About 9 months after my diagnosis, I found out I was pregnant, ending my junior year of college, going into my senior year. I struggled with depression and found myself overworked and stressed as I dropped out and began my career in property management. Just when I thought I had the reigns on my life and truly got the hang of things, I lost grasp just that quickly. Thankfully it didn’t last too long, as I knew I had a responsibility to my daughter and wanted to provide her with all the things I didn’t have physically, financially, emotionally, and mentally. My journey with intention picked back up and I went into high gear. I had a condo and was a portfolio manager all shortly after her first birthday. I finally felt like I was stepping into a safe space in my life and adulthood where I was capable and accountable for maintaining this relationship with myself. I was determined to break generational curses and trauma and was elated to do the work.
I lost my way again when I met my ex-husband, who led me to believe he was just as stable, only to find out he was an alcoholic, an addict, and abusive—a terrible combination. I tried to leave the relationship but found myself fighting an uphill battle. Because of my childhood experiences, I was highly aware of the situation I had gotten myself into and foolishly tried to change him. It was seemingly working, but by the time I realized he wouldn’t change, nor was he willing, I had my second daughter and knew I needed to find a way out. Not only did this man leave to get drunk after her delivery while claiming to get me food my first night home from the hospital, but he also went out and got so drunk their godfather had to walk him home. I put on a brave face and many people didn’t know how severely toxic and dangerous my home life was. I intentionally hid it to keep my safety as he often made threats of taking my life, or using his employers, or even at times racial status, to keep the peace while I figured out how to get out of it or get him help to change.
I found out I was pregnant with my third daughter right after the second had just turned one. A few weeks later, he choked me and tried to kill me after a disagreement I chose not to engage in. I tried to leave and escape then, but he manipulated me into thinking he was suicidal and told me if I ever was suddenly not pregnant with our third, he would kill me, so I returned—but this time, with a stronger conviction and mindset to get the h*ll out. For a year and a half, I worked on myself and truly was intentional in building my true support system and building myself back up from the emotional and mental abuse suffocating me. I remember journaling and crying in frustration about having to sleep with my purse next to my head for the past 4 years because he was known to steal and pawn our items for money. I remember the same intentional little girl from my childhood coming out again trying to be as close to a saint as I could to avoid an altercation.
My last daughter was born and at just a few months old, he had pawned my DSLR camera and lenses, my childhood jewelry, TVs from our basement, and, the final straw, our daughter’s double weatherproof stroller. I remember being so deep in my healing journey and acceptance of his toxic behavior it didn’t even anger me, and I calmly asked where the stroller was. The conversation, as you can imagine, resulted in a disagreement. Ironically, I remember staying so calm as he got angrier and angrier as I dispelled the lies with practical sense. He went into a binge, and the next day, he attacked me with the baby in my hand and pushed the older two into our marble kitchen counters. This was it for me. I packed my bags, called my therapist, and left until he was gone. We moved back temporarily and a few months later, after he attempted rehab, he was back worse than before and kicked our front door in. From this point, we filed and kept our protection order and moved. We haven’t looked back since.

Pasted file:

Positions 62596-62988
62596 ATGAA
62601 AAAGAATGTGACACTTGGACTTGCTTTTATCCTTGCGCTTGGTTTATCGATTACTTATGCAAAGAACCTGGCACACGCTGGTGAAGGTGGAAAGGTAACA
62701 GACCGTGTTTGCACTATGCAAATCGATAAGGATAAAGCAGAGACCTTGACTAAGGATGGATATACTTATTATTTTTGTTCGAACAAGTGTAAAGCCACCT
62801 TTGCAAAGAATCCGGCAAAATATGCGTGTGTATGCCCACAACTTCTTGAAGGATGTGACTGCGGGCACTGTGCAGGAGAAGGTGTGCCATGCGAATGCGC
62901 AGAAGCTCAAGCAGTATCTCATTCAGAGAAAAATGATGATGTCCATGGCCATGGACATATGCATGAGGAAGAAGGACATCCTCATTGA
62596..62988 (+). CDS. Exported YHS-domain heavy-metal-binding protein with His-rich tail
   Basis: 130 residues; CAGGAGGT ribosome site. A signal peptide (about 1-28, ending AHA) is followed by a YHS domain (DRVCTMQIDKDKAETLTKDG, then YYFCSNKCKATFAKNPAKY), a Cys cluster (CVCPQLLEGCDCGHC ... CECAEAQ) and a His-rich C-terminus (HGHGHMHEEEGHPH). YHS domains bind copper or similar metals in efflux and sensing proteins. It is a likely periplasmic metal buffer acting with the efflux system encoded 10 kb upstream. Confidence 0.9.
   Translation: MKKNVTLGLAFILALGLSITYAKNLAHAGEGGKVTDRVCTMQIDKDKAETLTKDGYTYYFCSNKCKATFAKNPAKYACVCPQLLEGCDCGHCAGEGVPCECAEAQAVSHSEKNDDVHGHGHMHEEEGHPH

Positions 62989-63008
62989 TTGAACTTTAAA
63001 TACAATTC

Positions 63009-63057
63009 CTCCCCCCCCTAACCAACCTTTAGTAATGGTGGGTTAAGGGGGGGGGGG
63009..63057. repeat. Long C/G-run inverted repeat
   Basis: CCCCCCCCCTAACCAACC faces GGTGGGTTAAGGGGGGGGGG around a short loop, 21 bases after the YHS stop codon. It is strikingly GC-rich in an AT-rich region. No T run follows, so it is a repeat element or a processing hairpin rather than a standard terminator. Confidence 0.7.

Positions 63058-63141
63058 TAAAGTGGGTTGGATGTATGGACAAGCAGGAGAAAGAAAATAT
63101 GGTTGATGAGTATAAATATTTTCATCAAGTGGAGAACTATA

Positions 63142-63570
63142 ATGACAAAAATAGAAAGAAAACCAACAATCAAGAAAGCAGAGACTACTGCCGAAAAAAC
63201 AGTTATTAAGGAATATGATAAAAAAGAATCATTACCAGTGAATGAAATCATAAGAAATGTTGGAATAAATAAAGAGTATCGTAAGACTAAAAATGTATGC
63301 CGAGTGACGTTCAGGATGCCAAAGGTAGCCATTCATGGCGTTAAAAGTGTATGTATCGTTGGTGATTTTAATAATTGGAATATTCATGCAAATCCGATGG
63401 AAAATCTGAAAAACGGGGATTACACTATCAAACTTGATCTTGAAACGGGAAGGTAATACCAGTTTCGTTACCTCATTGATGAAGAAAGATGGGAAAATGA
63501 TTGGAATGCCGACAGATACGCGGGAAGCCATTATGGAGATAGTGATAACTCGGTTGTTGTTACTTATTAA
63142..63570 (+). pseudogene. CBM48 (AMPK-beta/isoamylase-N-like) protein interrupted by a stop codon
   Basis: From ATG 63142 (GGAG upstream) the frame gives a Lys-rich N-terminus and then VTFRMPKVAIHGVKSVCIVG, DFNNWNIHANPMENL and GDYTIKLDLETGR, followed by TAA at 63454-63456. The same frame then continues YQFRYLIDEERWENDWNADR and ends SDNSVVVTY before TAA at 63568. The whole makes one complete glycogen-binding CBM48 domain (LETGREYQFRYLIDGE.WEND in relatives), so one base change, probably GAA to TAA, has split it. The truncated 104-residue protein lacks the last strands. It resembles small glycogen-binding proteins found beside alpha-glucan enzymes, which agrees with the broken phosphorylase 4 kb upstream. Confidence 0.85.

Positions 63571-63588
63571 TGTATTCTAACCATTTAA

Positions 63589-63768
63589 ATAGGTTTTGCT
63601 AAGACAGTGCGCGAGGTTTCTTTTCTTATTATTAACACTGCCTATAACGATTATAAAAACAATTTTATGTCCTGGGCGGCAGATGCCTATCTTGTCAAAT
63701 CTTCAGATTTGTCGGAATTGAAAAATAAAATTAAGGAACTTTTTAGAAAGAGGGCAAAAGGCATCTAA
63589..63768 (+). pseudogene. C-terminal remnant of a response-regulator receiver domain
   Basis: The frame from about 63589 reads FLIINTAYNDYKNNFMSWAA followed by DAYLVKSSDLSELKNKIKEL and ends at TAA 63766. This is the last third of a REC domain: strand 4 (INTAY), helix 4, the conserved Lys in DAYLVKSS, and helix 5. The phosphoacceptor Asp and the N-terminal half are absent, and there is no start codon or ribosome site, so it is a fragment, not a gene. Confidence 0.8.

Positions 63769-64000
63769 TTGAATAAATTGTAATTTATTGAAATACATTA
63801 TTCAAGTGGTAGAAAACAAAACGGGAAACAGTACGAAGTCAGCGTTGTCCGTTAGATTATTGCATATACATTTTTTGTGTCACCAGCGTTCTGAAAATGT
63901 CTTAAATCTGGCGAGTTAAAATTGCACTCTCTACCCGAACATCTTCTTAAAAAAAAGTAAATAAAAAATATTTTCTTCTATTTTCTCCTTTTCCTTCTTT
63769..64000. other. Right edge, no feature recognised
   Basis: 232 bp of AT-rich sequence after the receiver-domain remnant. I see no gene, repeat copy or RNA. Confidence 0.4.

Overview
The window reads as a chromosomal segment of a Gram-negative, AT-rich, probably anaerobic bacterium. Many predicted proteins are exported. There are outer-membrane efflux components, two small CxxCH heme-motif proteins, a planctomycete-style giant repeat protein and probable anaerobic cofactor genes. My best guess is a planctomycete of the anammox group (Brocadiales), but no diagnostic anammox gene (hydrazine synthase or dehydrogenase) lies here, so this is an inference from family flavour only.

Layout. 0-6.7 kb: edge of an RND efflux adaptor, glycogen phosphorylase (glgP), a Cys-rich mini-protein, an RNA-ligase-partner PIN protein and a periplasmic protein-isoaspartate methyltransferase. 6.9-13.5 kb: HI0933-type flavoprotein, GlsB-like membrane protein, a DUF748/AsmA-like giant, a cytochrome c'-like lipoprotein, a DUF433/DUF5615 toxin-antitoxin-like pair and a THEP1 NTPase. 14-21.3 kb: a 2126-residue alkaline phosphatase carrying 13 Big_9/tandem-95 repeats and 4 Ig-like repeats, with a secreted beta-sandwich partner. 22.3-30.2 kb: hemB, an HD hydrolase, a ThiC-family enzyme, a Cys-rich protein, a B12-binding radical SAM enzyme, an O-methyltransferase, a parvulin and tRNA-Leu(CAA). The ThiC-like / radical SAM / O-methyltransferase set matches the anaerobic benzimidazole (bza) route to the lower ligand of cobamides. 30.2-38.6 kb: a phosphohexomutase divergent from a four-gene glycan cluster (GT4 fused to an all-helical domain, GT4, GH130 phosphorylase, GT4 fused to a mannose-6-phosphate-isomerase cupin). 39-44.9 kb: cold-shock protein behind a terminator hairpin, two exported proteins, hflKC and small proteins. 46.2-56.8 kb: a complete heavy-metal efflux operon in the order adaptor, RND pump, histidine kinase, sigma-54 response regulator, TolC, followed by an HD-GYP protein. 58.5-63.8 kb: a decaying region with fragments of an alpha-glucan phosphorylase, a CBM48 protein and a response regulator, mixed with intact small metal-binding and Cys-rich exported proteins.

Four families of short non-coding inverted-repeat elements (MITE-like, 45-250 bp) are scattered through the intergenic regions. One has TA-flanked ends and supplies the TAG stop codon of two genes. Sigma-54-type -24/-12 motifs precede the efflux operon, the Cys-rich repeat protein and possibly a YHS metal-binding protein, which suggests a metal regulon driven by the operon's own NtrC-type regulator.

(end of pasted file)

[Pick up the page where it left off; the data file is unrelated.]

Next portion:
The power of continuously feeding myself with love and affirmations during this process and this relationship was manifesting and feeding the light within me. It powered me through some of the darkest times of my life. Knowing and surrounding myself with an inner circle that wouldn’t let me forget who I was and what I was capable of kept me going on days where it felt like I had nowhere to turn. Over time, being intentional and the power of intention transformed as I did. It took on stronger, deeper, and new meanings as I evolved into the woman I am today. Intentionally living, the intentional mindset, deliberately choosing how and what I wanted for myself in increments over my life, directed me along the way and brought me to this point in my journey. It led me to open my shop, mom-tings, which encourages women to start their own journey of intentional relationships with themselves with a simple bar of soap, as well as offering intuitive healing services for those who need help getting started.
I use my platform to share how deliberate and positive deposits into self-will always reap positive returns. Intentionality was something that derived from childhood survival mode and has now grown to become the very essence of my being. I do everything with intention. I intentionally choose where to share my energy, from the way I talk to myself as I bathe and get ready for the day to how I choose to parent my three daughters to the shops and brands we choose to purchase from. Now, I am nowhere near perfect, but every day I intentionally strive to show up as the best version of me and work hard to show my daughters, clients, and anyone willing to listen, they have the power to co-create the life they want if they just simply tried. The definition of living intentionally is literally showing up every day and deliberately making decisions that align with your highest and best self.”
This story was submitted to Love What Matters by Charis, The Mama. You can follow her journey on Instagram, here and here, and her website. Submit your own story here, and be sure to subscribe to our free email newsletter for our best stories, and YouTube for our best videos.
Read more powerful stories from abuse survivors:
‘My mother said, ‘We need to have a talk.’ She placed me in a trance. She kept me close, controlling all my decisions in the name of ‘love.’: Narcissistic abuse survivor urges ‘you deserve to be safe and happy’